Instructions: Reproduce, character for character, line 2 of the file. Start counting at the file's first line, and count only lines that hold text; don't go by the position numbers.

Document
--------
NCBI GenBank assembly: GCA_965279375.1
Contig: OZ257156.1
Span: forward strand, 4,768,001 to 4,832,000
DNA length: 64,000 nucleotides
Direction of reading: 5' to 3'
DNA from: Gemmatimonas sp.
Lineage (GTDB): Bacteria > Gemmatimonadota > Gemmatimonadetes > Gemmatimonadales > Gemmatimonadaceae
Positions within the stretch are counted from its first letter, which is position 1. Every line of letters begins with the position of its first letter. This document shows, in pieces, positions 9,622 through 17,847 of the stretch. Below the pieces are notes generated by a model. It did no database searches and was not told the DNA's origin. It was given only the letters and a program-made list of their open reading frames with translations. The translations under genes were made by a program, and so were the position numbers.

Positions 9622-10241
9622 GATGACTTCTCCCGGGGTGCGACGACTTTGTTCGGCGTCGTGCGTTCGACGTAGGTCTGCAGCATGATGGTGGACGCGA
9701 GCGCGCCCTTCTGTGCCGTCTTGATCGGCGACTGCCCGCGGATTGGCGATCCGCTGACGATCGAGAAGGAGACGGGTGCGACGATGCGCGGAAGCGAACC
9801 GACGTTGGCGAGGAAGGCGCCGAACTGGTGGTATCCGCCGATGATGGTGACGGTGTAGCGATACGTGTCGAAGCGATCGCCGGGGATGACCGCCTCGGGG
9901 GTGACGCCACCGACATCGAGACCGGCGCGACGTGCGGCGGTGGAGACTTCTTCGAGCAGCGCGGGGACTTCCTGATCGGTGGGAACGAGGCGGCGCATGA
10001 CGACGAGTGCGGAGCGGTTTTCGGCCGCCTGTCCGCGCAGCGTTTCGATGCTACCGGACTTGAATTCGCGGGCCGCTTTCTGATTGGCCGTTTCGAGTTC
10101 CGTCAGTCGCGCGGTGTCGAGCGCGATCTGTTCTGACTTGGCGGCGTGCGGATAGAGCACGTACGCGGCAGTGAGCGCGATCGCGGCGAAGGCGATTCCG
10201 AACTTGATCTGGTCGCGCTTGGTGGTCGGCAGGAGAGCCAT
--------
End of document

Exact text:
Contig: OZ257156.1